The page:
Among the things which increase the anxiety level of parents of children playing contact or collision sports, or any sport for that matter, is the fact that many high school programs don't employ certified athletic trainers (ATs) who have received training in treating sports injuries, including heat illness, spine and neck injuries, sudden cardiac arrest, and in recognizing the often subtle signs or symptoms of a concussion.
Statistics on the percentage of high schools with athletic trainers vary, but, according to the National Athletic Trainers' Association (1), fewer than 50% of U.S. high schools have access to an AT. In some states, the number is much lower (Over three-quarters of Nebraska high schools, for instance, are without ATs).
The preliminary results of a study (2) presented in October 2012 to the American Academy of Pediatrics (AAP) National Conference and Exhibition in New Orleans, LA show that having an AT on staff makes sports safer: overall injury rates were 1.73 times higher among high school soccer players and 1.22 times higher among basketball players in schools without athletic trainers, while recurrent injury rates were 5.7 times higher in soccer and 2.97 times higher in basketball in schools without athletic trainers. In contrast, concussion injury rates were 8.05 times higher in soccer and 4.5 times higher in basketball in schools with athletic trainers.
"Athletic trainers facilitate treatment of injuries and monitor recovery so that athletes are not returned to play prematurely. This likely explains the lower rates of recurrent injuries in schools with athletic trainers," said Cynthia LaBella, MD., FAAP, who presented the study to the AAP conference, in an interview with Science Daily.
Funding is a problem
According to a 2010 University of Michigan poll (3) two-thirds of middle and high school parents surveyed supported a requirement that high schools have an AT onsite for practices and games. The challenge, in an era of shrinking school budgets, is to come up with the money to fund the position:
- 43% thought the money should come from the general school budget;
- 28% believed funds should come from team fundraising or user fees;
- 20% said the state or federal government should fund the AT; and
- 9% felt that volunteer health professionals should be recruited.
The bottom line, as one AT recently remarked, is that if a high school can afford to have an interscholastic sports program, "it had better figure out a way to afford an athletic trainer."
ATs and concussions
Given the increased media attention in recent years on concussions in sports - from the youth level through the pros, the presence of an AT at games and practices in contact or collision sports is particularly critical because:
- In high schools with at least one AT on staff and concussion assessment involved only one medical professional, nearly nine of ten concussions were assessed by an AT and only 9.7% by a primary care physician.
- The AT often sees the athlete on a daily basis, and thus has the opportunity to establish a trusting relationship. This trust is a vital part of the process of evaluating and managing a concussion
- Athletes may be more comfortable reporting symptoms to an AT, who they see on a regular basis, than to a physician they do not see regularly, or to their coach.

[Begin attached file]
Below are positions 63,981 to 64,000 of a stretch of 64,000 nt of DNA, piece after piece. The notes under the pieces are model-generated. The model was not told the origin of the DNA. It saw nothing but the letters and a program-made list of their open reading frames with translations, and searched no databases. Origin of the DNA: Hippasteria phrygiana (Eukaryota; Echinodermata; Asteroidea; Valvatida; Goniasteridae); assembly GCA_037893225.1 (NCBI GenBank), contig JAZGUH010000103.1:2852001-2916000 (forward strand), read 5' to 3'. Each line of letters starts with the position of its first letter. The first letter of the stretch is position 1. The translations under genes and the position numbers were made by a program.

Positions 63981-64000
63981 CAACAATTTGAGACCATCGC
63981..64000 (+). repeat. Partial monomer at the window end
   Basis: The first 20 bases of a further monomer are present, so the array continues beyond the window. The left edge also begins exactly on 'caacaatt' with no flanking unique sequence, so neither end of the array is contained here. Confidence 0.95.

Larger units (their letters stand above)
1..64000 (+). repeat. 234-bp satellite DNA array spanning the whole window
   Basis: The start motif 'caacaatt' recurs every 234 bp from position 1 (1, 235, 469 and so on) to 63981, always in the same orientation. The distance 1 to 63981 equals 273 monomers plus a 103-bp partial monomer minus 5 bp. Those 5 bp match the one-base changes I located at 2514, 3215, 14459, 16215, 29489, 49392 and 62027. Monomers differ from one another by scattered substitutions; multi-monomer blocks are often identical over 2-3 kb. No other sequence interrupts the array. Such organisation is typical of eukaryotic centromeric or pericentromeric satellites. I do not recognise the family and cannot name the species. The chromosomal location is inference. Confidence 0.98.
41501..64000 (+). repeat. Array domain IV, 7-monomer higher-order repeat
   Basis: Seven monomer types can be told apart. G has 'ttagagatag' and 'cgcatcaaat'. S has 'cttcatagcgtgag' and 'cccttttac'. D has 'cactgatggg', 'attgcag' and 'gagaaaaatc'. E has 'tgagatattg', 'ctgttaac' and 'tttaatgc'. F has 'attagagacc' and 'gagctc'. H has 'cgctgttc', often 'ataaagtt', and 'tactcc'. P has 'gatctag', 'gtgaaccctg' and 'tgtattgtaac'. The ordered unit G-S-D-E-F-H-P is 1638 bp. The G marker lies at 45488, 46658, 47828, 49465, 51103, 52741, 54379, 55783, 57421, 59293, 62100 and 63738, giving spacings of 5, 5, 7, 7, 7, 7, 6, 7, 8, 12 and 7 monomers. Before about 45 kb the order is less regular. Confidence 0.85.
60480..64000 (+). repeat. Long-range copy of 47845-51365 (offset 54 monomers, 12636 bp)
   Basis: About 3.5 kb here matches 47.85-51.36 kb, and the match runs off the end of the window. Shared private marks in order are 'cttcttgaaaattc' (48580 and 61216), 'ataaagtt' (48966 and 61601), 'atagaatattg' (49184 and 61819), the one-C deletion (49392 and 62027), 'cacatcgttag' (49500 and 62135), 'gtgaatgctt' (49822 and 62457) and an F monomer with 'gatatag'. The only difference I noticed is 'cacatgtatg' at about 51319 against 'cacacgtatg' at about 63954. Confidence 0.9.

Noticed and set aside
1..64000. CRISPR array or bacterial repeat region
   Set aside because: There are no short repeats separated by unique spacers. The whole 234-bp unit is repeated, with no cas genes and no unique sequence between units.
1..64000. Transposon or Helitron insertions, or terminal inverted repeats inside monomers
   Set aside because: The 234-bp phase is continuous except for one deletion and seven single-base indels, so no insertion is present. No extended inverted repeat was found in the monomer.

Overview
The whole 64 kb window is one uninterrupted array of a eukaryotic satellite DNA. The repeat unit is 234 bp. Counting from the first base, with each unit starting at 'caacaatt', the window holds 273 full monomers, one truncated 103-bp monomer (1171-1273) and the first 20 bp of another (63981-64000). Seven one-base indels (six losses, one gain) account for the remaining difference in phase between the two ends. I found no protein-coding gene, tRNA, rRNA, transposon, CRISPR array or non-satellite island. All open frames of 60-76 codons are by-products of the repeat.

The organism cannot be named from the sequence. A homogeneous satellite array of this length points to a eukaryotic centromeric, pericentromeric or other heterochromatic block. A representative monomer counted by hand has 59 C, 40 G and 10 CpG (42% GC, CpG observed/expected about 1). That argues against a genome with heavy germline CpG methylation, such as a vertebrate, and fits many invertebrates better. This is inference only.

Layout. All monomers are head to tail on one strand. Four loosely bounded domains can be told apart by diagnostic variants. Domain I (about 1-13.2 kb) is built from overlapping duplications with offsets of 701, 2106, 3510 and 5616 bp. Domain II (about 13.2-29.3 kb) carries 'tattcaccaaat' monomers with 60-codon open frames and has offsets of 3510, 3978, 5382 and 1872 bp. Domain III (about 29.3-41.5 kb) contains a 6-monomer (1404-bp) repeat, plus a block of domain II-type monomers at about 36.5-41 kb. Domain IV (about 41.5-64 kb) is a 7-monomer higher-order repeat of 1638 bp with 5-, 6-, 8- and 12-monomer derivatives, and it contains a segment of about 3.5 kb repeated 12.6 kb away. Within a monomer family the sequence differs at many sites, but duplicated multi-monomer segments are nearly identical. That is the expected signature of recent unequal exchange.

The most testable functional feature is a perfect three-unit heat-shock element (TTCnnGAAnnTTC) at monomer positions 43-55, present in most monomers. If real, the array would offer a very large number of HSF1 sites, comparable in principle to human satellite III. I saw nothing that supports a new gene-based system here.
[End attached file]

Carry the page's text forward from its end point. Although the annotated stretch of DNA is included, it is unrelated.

- An AT may also be better able to identify subtle signs that an athlete has suffered a concussion because he or she knows the athlete's usual behavior and demeanor.
- An AT is also in best position to perform daily follow-up examinations that allow the AT and team physician to determine when the athlete is symptom-free and determine when he or she may return to play (a 2011 study (4) found that ATs returned athletes to play more quickly than physicians but the differences were not found to be statistically significant.
According to that same study, physicians were on site at the time of only 7.7% of the reported concussions suffered by high school athletes during the 2009-2010 school year, while ATs were on site for at least 70%, and, in where they were present, assessed an athlete for concussion 94.4% of the time. Reassuringly, the same study found that ATs and physicians used similar return to play intervals when managing athletes who have sustained sports-related concussions, although, where the return to play decision was made by a physician, they were more likely than ATs to utilize computerized neuropsychological testing (52.5% versus 35.7%) in making that decision.
An AT is thus essential, and we should work towards the goal of having a certified athletic trainer on staff at every high school in this country.
For the most comprehensive and up-to-date concussion information for sports parents, visit MomsTeam's pioneering Youth Sports Concussion Safety Center.
1. Waxenberg R, Satloff E. Athletic trainers fill a necessary niche in secondary schools. National Athletic Trainers' Association: 2009. Available at: http://www.nata.org/NR031209.
2. LaBella L. A Comparative Analysis of Injury Rates and Patterns Among Girls' Soccer and Basketball Players. Paper presented October 22, 2012 at American Academy of Pediatrics (AAP) National Conference and Exhibition, New Orleans, LA; High Schools with Athletic Trainers Have More Diagnosed Concussions, Fewer Overall Injuries. Science Daily http://www.sciencedaily.com/releases/2012/10/121022080649.htm (retrieved February 21, 2013)
4. Meehan WP, d'Hemecourt P, Collins C, Comstock RD, Assessment and Management of Sport-Related Concussions in United States High Schools. Am. J. Sports Med. 2011;20(10)(published online on October 3, 2011 ahead of print) as dol:10.1177/0363546511423503 (accessed October 3, 2011).
Revised March 3, 2013